Clint Peay eased into a chair in an Italian restaurant on Columbia's east side, and the guy waiting to buy him lunch couldn't help noticing how gingerly he pulled his left leg into place. Peay's only 27, and it was movement distressing to witness.
That left knee ...
It's scarred - four surgeries' worth.
It finished Peay's pro soccer career prematurely. Formally, the five-year career ended in November, although, he said, he had accepted the fact long before then. He's back home in Howard County, enjoying the son his wife, Holly, delivered nine months ago, doing commentary on Comcast SportsNet's broadcasts of D.C. United games, helping friends coach a little youth soccer and expecting employment this fall as a stockbroker.
That left knee ...
Truth is, said Peay, his playing soccer is done, period.
"It's pretty much arthritic," said Peay, who began playing with his two older brothers in Columbia's Hannibal Grove apartments and developed into a standout in club ball, at Oakland Mills High and the University of Virginia. "There's nothing [in terms of cartilage] left. ... Even in a beer league, you wouldn't want me on your team."
Peay has experienced more competitive success than any of the dozen or so other Columbians who have reached national and pro ranks in the sport.
Among them are Desmond Armstrong and Columbus Crew star Dante Washington, who, like Peay, earned Olympic-team status.
What sets Peay apart are championship rings. Any player cherishes one. Peay owns seven.
"They're home, in their boxes - tucked away," he said. "Maybe one of these days I'll set up a place where I'll display them. But, I don't know, they're bulky. I don't wear them."
Four straight NCAA Division I championships at Virginia,. Peay started all four of those years, one of four players able to say that.
Three Major League Soccer championships with D.C. United. He'll never forget playing in the first, United rallying from a two-goal deficit late to beat the Los Angeles Galaxy, 3-2, in overtime on a miserable, cold October afternoon before 34,643 rain-drenched fans at Foxboro Stadium, near Boston.
Curiously, none of those seven rings tops Peay's favored-memories list. OK, one does, sort of - his sophomore year at Virginia, when "we had a great team" and he made All-American and captained the U.S. under-20 men's national team.
But then the anterior cruciate ligament in his left knee tore when a teammate tackled him from behind during practice, costing him the U-20 world championships in Australia.
But after surgery and a year-long rehab, he played the next two college seasons, got his bachelor's degree in communications and was drafted by the then-new MLS.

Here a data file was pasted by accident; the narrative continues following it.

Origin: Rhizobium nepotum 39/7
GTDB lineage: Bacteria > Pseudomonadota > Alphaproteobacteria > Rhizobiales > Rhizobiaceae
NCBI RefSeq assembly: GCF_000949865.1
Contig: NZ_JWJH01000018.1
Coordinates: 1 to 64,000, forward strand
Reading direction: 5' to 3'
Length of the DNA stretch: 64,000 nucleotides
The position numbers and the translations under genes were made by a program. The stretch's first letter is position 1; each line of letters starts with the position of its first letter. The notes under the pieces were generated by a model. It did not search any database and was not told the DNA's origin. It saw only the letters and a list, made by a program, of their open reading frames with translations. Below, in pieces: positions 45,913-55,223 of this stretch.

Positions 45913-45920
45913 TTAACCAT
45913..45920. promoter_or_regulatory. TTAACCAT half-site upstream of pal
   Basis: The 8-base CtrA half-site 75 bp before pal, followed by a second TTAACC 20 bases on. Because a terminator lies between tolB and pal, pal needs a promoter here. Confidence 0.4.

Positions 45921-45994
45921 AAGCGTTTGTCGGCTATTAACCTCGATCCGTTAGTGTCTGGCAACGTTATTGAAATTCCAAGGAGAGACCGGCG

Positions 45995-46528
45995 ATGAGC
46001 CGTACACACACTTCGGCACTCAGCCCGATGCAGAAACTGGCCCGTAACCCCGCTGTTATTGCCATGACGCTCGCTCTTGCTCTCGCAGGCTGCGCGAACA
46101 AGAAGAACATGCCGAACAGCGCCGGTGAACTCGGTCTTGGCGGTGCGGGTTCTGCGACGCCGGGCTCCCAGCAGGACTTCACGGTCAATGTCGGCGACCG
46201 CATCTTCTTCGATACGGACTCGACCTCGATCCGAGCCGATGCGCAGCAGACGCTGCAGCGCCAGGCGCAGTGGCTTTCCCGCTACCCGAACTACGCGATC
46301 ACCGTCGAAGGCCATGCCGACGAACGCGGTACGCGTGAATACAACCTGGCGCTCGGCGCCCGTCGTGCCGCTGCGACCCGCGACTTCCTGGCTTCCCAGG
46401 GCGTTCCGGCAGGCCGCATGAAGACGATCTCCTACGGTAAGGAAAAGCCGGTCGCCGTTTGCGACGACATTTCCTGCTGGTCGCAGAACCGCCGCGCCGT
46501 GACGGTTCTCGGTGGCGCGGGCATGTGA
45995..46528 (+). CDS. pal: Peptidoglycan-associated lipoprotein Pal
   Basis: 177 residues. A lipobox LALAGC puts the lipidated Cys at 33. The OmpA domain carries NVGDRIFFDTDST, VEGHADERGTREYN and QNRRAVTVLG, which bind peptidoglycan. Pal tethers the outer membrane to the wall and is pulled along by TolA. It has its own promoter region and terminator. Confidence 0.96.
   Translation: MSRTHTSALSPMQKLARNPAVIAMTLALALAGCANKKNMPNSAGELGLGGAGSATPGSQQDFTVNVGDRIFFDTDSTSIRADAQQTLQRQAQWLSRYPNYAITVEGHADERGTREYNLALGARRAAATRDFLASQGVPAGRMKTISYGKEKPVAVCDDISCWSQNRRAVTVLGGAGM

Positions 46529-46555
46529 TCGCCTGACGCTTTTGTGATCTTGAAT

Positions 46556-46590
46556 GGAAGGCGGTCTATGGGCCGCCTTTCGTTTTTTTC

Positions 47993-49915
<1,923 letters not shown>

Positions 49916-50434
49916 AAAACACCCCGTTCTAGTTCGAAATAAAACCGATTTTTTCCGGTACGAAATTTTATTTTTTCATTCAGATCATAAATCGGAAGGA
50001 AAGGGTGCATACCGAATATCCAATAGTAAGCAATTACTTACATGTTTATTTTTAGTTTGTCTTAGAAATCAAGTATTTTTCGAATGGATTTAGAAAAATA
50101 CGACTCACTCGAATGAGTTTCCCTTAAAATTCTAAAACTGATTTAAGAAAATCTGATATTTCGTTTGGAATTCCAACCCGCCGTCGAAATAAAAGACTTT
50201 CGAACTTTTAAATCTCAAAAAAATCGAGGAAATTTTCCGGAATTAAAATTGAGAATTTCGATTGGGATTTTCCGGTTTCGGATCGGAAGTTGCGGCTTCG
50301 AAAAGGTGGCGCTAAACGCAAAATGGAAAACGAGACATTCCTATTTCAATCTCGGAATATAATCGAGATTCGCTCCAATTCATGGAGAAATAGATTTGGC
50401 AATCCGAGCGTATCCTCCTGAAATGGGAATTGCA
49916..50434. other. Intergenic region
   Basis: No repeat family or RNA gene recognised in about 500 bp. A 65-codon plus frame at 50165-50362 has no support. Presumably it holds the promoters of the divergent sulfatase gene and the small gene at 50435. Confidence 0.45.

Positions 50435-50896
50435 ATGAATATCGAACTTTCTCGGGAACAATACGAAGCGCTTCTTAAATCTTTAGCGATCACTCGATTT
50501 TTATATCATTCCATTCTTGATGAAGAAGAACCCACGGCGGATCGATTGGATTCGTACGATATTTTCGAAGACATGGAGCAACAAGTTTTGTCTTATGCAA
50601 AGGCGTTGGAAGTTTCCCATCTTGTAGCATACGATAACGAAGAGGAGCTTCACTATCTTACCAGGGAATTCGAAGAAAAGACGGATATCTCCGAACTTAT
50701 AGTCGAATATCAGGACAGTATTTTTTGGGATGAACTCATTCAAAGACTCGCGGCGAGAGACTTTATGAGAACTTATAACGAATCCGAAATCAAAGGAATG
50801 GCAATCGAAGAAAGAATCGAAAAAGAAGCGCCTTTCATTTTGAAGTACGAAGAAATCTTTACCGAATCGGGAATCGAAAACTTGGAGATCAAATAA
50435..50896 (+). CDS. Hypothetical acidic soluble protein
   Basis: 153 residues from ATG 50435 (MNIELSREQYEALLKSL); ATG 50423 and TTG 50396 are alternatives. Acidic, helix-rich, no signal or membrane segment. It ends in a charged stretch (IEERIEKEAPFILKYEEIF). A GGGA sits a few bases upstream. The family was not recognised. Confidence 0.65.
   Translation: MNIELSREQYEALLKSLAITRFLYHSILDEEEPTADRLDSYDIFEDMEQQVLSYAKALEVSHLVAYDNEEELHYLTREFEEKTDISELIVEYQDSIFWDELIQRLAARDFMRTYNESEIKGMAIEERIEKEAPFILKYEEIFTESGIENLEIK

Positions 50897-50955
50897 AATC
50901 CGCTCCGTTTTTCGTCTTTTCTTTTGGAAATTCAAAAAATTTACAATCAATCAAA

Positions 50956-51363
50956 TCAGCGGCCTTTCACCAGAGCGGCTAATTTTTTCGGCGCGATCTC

Despite that left knee aching and sometimes locking because of a pea-sized chip floating inside, he started on defense for D.C. United in 1996, MLS's first season, as well as for the U.S. Olympic men's soccer team.
The Olympic experience - his career highlight, he said - gave him not only tough, international competition, but one electrifying July evening before 58,012 in sweltering Washington's RFK Stadium. Many soccer experts contend that that game was the most thrilling a U.S. team has played at any level - an intense, come-from-behind, 1-1 draw with Portugal, a pre-Olympic medal favorite. But the Americans needed to win to advance to the medal round.
Soccer has taken him to 10 countries on four continents. It let him learn under the man he considers his best coach, Bruce Arena, now the U.S. national team coach. Peay had him at Virginia, D.C. United and on the Olympic squad.
It also gave him a brief fling with the forgettable Maryland Mania two summers ago.
His performance unexpectedly earned him a second chance with D.C. United, which had released him earlier. However, a series of leg problems benched him almost immediately, and then that left knee rendered him unable to walk.
Was his relatively brief pro career worth the work and pain?
"Oh, yeah," he said. "Any time you have a passion, enjoy doing something and you do it well, it's an easy decision to go out and do it. ... I love soccer. ... I've had an incredibly good time. ... Injuries certainly have held me back, but they're part of the game."
"[Doctors] have done what they can do," Peay said. "The next time I go in, depending on how active I am for the next X-amount of years, probably it'll be for a new knee."